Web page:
(This is Neil)
Breaking the Bread in Hope
Exodus 16:13b-21a It is bread the Lord has given you to eat
Psalm 116:12-14, 16-18 I will offer to you a thanksgiving sacrifice
1 Corinthians 11:17-18, 23-26 Do this in remembrance of me
John 6:53-58 This is the bread that came down from heaven
From the first Church at Jerusalem until now, the ‘breaking of bread’ has been a central act for Christians. For the Christians of Jerusalem today, the sharing of bread traditionally speaks of friendship, forgiveness and commitment to the other. We are challenged in this breaking of bread to seek a unity that can speak prophetically to a world of divisions. This is the world by which we have all, in different ways, been shaped. In the breaking of bread Christians are formed anew for the prophetic message of hope for all humankind.
Today we, too, break bread ‘with glad and generous hearts’; but we also experience, at each celebration of the Eucharist, a painful reminder of our disunity. On this fifth day of the Week of Prayer, the Christians of Jerusalem gather in the Upper Room, the place of the Last Supper. Here, whilst they do not celebrate the Eucharist, they break bread in hope.
We learn this hope in the ways God reaches out to us in the wilderness of our own discontent. Exodus relates how God responds to the grumbling of the people he has liberated, by providing them with what they need – no more, and no less. The manna in the desert is a gift of God, not to be hoarded, nor even fully understood. It is, as our Psalm celebrates, a moment which calls simply for thanksgiving – for God ‘has loosened our bonds’.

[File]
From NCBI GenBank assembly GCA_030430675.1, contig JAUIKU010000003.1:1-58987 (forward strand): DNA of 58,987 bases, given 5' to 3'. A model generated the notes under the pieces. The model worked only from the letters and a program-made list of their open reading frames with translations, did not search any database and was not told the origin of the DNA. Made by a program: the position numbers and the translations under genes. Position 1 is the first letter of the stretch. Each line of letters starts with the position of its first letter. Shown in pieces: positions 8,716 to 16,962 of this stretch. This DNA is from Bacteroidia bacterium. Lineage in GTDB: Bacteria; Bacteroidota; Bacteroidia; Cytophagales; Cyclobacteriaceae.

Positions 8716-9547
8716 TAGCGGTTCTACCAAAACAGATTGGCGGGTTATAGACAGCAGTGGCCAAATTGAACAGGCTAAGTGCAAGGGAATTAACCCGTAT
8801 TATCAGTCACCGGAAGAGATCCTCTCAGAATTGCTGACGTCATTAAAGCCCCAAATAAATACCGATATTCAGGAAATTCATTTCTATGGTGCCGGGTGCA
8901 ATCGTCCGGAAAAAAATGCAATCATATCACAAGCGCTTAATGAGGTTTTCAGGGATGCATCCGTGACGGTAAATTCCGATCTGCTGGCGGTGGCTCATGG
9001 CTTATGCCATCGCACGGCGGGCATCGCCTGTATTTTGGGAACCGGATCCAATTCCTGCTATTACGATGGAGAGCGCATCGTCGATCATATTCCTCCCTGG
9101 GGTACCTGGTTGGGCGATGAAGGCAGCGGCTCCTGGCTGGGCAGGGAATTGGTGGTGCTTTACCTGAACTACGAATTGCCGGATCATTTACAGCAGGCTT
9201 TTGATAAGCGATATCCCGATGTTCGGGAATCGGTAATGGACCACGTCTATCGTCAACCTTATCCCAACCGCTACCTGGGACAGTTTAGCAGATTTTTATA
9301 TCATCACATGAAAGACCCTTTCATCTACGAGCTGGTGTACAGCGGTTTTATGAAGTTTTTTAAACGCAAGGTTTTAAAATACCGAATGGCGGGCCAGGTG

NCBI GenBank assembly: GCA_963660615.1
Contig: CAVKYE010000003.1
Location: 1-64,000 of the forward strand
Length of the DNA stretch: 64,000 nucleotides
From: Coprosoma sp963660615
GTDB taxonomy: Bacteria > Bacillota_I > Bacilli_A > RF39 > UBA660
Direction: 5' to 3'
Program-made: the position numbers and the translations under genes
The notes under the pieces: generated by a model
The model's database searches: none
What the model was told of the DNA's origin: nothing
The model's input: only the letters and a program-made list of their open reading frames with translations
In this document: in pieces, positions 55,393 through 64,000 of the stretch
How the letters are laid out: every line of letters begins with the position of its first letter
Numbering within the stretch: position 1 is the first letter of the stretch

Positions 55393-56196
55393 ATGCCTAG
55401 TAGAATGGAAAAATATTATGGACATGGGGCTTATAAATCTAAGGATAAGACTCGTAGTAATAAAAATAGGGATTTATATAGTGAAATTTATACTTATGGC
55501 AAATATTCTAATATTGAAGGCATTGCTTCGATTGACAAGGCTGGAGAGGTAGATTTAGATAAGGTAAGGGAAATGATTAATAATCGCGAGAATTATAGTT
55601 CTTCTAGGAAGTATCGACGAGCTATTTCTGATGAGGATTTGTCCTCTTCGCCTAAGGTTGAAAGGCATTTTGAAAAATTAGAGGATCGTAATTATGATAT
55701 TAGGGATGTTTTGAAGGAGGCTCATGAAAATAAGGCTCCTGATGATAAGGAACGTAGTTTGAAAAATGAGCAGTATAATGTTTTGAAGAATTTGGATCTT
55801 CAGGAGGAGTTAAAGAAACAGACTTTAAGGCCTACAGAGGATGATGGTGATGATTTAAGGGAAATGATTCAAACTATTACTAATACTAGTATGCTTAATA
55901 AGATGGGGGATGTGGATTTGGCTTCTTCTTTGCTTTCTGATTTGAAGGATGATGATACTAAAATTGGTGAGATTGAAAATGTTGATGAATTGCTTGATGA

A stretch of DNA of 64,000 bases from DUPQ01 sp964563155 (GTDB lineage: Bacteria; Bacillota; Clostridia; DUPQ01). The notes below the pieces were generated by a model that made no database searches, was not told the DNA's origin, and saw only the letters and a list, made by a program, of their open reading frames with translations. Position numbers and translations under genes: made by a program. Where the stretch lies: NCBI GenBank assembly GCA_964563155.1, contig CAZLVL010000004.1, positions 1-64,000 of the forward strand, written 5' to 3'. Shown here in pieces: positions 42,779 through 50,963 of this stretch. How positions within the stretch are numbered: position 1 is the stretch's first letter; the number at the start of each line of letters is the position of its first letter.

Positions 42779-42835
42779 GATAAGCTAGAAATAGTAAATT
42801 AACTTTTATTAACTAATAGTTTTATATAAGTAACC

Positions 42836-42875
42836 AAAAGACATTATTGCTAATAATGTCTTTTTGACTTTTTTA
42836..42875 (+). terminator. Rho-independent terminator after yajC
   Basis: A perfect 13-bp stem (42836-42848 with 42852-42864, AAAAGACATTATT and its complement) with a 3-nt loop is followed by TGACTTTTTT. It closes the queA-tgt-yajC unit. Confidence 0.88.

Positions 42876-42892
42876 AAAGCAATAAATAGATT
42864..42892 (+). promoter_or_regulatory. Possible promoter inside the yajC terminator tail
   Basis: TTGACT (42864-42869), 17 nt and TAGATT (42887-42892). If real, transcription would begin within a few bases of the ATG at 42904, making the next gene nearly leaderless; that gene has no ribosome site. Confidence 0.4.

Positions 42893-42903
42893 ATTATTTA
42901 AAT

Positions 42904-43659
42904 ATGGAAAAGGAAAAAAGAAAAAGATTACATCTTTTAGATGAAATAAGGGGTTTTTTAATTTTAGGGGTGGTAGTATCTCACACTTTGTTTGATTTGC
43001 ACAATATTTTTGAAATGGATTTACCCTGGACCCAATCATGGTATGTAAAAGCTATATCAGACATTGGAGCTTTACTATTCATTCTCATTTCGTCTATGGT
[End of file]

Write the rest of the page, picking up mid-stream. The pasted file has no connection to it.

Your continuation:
What St. Paul recognizes is that to break the bread means not only to celebrate the Eucharist, but to be a Eucharistic people – to become Christ’s Body in the world. This short reading stands, in its context (1 Cor 10 – 11) as a reminder of how the Christian community is to live: in communion in Christ, determining right behavior in a difficult worldly context, guided by the reality of our life in Him. We live “in remembrance of him.”
As a people of the breaking of bread, we are a people of eternal life – life in its fullness – as the reading from St. John teaches us. Our celebration of Eucharist challenges us to reflect on how such an abundant gift of life is expressed day to day as we live in hope as well as in difficulties. In spite of the daily challenges for the Christians in Jerusalem, they witness to how it is possible to rejoice in hope.
God of Hope, we praise you for your gift to us of the Lord’s Supper, where, in the Spirit, we continue to meet your Son Jesus Christ, the living bread from heaven. Forgive our unworthiness of this great gift – our living in factions, our collusion with inequalities, our complacency in separation. Lord, we pray that you will hasten the day when your whole church together shares the breaking of the bread, and that, as we wait for that day, we may learn more deeply to be a people formed by the Eucharist for service to the world. We pray in Jesus’ name. Amen.
- Laudato Si 237: Sunday
- Ex Machina
- Laudato Si 236: The Eucharist
- Laudato Si 235: Sacraments, “A Privileged Way”
- Laudato Si 234: Finding Goodness in the World
- The Armchair Liturgist: Groundhogs, Candles, or Crêpes?
- Looking At Misericordia: Idoneity
- Laudato Si 233: Sacramental Signs and the Celebration of Rest
- Alleluia Stories
- Laudato Si 232: Community Organizing
Vatican II pages
Liam on Laudato Si 237: Sunday Todd on Ex Machina Jim McCrea on Ex Machina Jim McCrea on The Armchair Liturgist: Ground… Dick Martin on What Would Jesus Do? Todd on What Would Jesus Do? Dick Martin on What Would Jesus Do? Mary on The Armchair Liturgist: Ground… Todd on What Would Jesus Do? Dick Martin on What Would Jesus Do?
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